The author explores how interrelated it is to be a feminist and a muslim at the same time, rather than having to choose one label or the other.
The only female ruler in the Delhi Sultanate, Razia Sultana was described by author Rafiq Zakaria as being “endowed with all the qualities befitting a king, but she was not born of the right sex and so in the estimation of men all these virtues were worthless”.
The prism through which women’s achievements are looked at is often unreliable because cultural indoctrination is discounted. There was nothing un-Islamic about Razia becoming a queen, a leader in 1200s. Yet, the men around her, in government, found it a difficult pill to swallow. Centuries later, this still remains a challenge.
Reading Mohamed Akram Nadwi’s book on the women scholars in Islam al-Muhaddithat, I cannot help but notice the passion with which women during and just after the life of Prophet Mohammad (PBUH) were so keen to understand, teach and participate in the intellectual formation of Islam. But it was not a one-sided quest because they were welcomed to create this intellectual scaffolding. Contrary to popular, ill-informed notions, they were not ridiculed for being of an inferior intellect or inherently incapable because of the vagaries of their gender.
We find examples in the lives of the women who surrounded the Prophet, in his wives and daughters, who were strong characters. To accommodate such strong women in his life says much about the Prophet himself, who never viewed them as a threat or a source of insecurity. These women were integral in spreading the teachings of Islam, and also helping to compile the Qur’an. Unfortunately, the seventh century seems to be more of a thriving place for women instead of 2016, thanks to centuries of one-sided, male narratives battering the stories and achievements of women. Yet, the current times, if turned on their heads, can also be seen as a fascinating time where feminism and Islam are re-igniting their relationship. The important point to remember is that there is a relationship, whether one sees it as fraught or as being comfortably inclusive.
The divide between Islam and feminism caught my attention a few months back, when during a chance conversation with a journalist who was bullying me into ‘admitting’ that I am a feminist, I found myself hesitant in embracing the feminist tag. I have spent this time reading and having a conversation with myself on why, despite standing for everything that feminism entails, I still find myself distanced from the label. According to social media’s armchair feminists, I should be ashamed at my ignorant self because there is no need to be questioning the label. Also, as a practicing Muslim, I am made to feel that my values are somehow in conflict with Feminism.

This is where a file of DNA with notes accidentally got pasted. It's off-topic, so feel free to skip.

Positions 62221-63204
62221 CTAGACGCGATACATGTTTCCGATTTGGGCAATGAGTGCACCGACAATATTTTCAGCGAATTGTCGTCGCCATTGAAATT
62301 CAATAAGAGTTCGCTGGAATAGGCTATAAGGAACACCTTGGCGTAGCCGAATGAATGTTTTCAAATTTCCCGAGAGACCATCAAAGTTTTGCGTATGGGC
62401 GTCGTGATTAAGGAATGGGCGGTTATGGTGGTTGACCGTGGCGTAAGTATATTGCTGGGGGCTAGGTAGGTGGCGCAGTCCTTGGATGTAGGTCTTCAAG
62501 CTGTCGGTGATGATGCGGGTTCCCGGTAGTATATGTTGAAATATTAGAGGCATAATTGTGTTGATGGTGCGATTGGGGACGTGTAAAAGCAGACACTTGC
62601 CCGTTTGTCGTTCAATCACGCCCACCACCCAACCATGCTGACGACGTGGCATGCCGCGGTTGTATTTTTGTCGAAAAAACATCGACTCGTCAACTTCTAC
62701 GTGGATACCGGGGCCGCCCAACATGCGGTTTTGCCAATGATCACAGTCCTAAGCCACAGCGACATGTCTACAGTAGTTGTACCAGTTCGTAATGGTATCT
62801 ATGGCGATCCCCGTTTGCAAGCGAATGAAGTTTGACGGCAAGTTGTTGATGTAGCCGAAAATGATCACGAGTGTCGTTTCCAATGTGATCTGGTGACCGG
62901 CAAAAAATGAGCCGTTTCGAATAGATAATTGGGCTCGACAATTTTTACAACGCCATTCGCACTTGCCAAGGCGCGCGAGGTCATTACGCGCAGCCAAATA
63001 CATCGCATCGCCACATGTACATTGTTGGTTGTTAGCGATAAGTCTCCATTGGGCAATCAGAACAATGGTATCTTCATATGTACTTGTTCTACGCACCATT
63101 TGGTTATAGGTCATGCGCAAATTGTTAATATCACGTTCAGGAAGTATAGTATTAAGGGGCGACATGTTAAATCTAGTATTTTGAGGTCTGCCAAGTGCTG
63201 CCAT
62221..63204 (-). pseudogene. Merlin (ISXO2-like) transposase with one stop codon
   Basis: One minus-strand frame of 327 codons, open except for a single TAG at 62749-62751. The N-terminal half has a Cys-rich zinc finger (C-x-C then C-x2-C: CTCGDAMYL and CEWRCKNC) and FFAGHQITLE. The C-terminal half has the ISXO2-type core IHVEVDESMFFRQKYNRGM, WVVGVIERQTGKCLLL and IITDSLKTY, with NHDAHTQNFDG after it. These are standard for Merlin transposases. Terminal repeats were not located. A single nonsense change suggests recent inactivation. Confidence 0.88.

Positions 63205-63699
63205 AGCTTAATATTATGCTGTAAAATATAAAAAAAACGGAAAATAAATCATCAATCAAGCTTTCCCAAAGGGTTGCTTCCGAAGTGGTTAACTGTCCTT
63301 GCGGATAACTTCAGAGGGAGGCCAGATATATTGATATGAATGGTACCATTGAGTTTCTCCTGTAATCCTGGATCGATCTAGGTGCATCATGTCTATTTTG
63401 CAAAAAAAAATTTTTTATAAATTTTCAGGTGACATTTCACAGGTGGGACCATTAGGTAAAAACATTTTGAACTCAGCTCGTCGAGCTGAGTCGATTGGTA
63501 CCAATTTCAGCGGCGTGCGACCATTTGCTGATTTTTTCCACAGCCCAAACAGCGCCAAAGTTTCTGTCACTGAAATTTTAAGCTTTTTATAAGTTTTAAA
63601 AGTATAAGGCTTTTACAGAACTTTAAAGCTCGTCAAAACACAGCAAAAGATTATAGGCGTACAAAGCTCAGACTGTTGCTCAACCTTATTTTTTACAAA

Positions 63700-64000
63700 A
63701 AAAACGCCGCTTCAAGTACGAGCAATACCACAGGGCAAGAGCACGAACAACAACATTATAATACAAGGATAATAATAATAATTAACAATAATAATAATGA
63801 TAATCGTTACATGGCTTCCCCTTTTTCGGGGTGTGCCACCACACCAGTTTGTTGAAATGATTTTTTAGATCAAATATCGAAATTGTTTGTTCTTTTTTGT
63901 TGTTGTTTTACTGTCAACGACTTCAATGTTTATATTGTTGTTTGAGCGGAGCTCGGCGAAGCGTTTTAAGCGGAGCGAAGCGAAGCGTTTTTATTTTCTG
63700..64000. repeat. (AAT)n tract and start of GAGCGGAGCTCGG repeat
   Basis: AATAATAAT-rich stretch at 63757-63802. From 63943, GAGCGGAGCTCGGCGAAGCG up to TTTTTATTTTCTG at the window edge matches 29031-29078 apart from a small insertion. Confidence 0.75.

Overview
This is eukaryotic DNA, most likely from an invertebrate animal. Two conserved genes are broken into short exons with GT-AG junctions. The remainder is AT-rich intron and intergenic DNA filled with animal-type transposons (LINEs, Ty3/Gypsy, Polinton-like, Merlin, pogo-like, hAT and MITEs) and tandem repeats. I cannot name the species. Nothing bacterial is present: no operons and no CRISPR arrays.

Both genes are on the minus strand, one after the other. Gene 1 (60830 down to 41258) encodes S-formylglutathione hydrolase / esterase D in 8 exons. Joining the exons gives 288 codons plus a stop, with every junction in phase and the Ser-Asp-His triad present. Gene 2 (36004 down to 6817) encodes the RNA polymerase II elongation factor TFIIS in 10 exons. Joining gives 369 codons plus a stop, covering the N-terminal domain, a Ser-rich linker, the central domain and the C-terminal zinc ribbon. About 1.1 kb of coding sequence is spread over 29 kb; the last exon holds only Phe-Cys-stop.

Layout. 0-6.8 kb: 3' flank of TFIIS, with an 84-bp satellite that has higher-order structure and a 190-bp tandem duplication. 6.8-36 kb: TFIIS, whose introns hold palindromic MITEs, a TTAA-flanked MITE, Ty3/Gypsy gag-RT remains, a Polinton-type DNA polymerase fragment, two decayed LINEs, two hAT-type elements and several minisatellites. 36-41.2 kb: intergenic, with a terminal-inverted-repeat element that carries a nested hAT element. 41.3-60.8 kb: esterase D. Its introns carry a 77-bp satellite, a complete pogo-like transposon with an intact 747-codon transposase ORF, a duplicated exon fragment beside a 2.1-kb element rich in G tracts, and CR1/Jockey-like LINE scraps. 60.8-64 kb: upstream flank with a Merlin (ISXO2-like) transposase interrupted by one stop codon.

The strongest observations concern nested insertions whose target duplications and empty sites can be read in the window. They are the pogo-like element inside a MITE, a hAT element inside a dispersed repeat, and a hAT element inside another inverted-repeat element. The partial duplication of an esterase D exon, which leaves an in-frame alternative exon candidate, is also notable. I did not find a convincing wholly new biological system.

In my previous piece, I wrote about the veil existing at least 2,000 years before Islam, yet the post-9/11 persecution of the Muslim identity has led to more women wearing the hijab and even the niqab. In the many layers surrounding the discussion of the veil, the exclusion of non-veiled Muslim women is problematic. Their stories and experiences are viewed separately; sometimes considered as more integrated into the Western societies and being a modern representation of an Islamic woman. It fails us because the hurdle towards accepting that the covering of the head does not veil a woman’s ambitions and intellect is still not overcome. In the convergence of gender and religion, there is a bullying or ‘peer-pressuring’ being made to choose between one identity over the other. Personally, both are important and I see no clash in their coexistence.
Certainly, religion isn’t a woman’s best friend owing to its male architects and storytellers, but there is a place for change and resistance. Women in Islam and other religions have continuously resisted, fought, changed and reclaimed their identities and are still continuing to do so. It is a work in progress. Feminism itself has come in waves and viewing it as a monolith robs us of the nuances and the space to accept that women in different parts of the world can have different struggles and awakenings which are not necessarily synchronized.
I am mildly surprised at the liberty some feminists take in declaring me as an outcast. Who defines the boundaries of the movement, the discussions, and the rules on who is/isn’t a feminist? Is it possible for women to not be feminists?
The tag, to me, is redundant. But I am sure that it has many uses; most specifically, to encourage discussions. These tensions are evident in the groups who claim that feminism is a Western construct, hence incompatible with Islam. Another claims that Islam is oppressive for women, hence incompatible with modernity. Both present a narrow-minded understanding of each other. The concept of equality and respect of the sexes is not a radical Western concept, and the idea of religion and its individual diverse practice is not a threat to women’s rights. We see that in the many examples of powerful women in history and in our lives who, without wearing labels, lent us their spirits.
Having said that, I accept that the balancing of feminism with any religion, not just Islam, is complex. We need to move beyond the binaries of honour/shame and pious/promiscuous in defining moral perimeters of being a woman. Despite the lower status granted to their histories, there are many women in our books and around us whose nuances we need to explore—who they are in between these odes to piety. This is a personal quest to discover the missing stories of the giants on whose shoulders we stand.
I am open to changing my mind about the feminist tag, but instead of detaching ourselves because of this blind spot in feminist discussions, it is meaningful to have conversations and open our minds to challenging perspectives. If I have to choose between my identities as a woman and a Muslim, I choose not to be part of your restrictive society.